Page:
I've just noticed the following items:
- CNET: NASA to send stadium-size balloon skyward to study the cosmos
- JPL/NASA News: NASA Mission Will Study the Cosmos With a Stratospheric Balloon Even in 2020 balloons are used for space exploration; Q.E.D.
- Scitech Daily: NASA ASTHROS: Stratospheric Balloon the Size of a Football Stadium Will Carry a Cutting-Edge Telescope
The last one says:
Because far-infrared instruments need to be kept very cold, many missions carry liquid helium to cool them. ASTHROS will instead rely on a cryocooler, which uses electricity (supplied by ASTHROS’ solar panels) to keep the superconducting detectors close to minus 451.3 degrees Fahrenheit (minus 268.5 degrees Celsius) — a little above absolute zero, the coldest temperature matter can reach. The cryocooler weighs much less than the large liquid helium container that ASTHROS would need to keep its instrument cold for the entire mission. That means the payload is considerably lighter and the mission’s lifetime is no longer limited by how much liquid helium is on board.
The team expects the balloon will complete two or three loops around the South Pole in about 21 to 28 days, carried by prevailing stratospheric winds. Once the science mission is complete, operators will send flight termination commands that separate the gondola, which is connected to a parachute, from the balloon. The parachute returns the gondola to the ground so that the telescope can be recovered and refurbished to fly again.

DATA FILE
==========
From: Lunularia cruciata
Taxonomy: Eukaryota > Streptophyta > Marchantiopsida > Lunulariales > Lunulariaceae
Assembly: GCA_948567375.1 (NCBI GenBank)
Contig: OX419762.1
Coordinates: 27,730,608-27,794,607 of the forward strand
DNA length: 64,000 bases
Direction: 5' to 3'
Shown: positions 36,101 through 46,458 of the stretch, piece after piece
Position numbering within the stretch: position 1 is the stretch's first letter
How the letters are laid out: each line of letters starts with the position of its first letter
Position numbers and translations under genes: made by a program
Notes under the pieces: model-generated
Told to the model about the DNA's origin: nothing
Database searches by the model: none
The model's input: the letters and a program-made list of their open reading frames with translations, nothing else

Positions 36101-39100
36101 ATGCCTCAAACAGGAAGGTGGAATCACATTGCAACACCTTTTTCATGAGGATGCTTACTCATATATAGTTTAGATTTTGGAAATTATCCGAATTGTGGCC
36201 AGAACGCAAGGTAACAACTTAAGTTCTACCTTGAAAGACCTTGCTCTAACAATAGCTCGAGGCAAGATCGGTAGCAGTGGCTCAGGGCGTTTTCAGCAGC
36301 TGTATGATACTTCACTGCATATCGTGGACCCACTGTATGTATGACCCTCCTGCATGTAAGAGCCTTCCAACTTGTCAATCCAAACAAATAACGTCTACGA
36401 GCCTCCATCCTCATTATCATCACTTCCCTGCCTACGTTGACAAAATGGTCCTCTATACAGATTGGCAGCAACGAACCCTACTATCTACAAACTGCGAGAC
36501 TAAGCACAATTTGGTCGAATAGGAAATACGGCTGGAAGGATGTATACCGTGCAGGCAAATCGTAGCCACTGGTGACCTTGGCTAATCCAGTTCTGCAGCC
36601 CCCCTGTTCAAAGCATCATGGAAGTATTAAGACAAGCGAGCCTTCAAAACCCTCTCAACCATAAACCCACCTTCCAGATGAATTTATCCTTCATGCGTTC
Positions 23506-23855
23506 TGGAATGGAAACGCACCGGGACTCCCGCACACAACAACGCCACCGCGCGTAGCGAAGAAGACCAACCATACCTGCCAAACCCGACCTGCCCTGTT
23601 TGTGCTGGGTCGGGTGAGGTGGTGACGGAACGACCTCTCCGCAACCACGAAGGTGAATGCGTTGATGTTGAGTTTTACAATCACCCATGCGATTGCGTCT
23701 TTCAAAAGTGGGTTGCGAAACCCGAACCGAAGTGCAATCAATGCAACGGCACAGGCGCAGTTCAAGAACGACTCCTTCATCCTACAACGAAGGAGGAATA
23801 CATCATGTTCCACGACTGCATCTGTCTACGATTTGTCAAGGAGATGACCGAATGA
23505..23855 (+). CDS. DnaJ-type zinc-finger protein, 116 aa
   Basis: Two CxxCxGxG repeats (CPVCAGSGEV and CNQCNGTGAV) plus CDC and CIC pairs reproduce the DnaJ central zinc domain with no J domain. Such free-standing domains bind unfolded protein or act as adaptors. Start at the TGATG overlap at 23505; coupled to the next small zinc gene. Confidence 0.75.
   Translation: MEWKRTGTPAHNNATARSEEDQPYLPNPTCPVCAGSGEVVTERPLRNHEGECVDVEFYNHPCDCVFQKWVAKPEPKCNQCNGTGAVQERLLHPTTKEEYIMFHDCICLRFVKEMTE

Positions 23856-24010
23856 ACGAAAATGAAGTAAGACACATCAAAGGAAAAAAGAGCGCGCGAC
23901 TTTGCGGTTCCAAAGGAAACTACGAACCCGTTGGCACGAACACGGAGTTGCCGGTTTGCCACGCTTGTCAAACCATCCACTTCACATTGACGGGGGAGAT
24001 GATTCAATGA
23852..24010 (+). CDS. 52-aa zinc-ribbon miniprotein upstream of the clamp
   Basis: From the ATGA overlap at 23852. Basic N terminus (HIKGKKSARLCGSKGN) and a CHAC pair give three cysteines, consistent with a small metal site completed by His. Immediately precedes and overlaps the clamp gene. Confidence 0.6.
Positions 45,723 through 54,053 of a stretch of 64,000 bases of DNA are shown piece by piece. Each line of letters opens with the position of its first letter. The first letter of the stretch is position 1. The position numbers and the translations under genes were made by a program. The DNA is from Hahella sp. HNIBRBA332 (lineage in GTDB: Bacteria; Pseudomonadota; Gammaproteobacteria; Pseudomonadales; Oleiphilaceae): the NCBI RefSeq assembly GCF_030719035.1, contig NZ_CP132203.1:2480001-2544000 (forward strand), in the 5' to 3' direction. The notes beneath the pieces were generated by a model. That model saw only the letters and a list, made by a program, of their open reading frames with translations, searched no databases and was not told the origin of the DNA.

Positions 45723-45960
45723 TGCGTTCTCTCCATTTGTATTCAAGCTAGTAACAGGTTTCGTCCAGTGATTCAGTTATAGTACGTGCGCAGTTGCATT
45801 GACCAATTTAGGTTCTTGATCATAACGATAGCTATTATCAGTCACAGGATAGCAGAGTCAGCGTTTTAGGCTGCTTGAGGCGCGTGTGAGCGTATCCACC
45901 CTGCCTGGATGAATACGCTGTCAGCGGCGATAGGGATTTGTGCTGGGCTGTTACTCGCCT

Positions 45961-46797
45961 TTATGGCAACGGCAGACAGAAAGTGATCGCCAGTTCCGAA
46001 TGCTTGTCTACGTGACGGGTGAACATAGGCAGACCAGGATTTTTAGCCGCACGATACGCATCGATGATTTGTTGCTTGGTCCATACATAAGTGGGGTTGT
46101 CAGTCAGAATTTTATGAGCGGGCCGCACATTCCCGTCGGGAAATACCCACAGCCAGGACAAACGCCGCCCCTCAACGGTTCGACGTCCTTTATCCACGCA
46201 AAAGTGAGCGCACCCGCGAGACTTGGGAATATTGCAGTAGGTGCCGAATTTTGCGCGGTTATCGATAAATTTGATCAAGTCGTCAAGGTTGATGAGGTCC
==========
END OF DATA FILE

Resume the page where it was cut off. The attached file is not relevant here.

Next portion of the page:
Question: The JWST is absurdly late and over budget. Hypothetically, with hindsight, would it have been a better idea to put a JWST-like instrument on a balloon in a similar fashion to ASTHROS? There would have been a huge savings in R&D because every month the system could be serviced, so all the work and time and mass and energy making it space-worthy and ultra-reliable could be saved, and every month the instruments could be swapped out, repaired, improved, etc. rather than the final instrumentation being built once and sent to Sun-Earth L2 forever. Even Hubble benefitted from several swap-outs of equipment.
- The JWST - What happens if/when it breaks? It stays broke!
- Is it possible to refuel the James Webb Space Telescope? No it is not!
- Can the James Webb Space Telescope basically manage its own orbit if necessary? No it can not!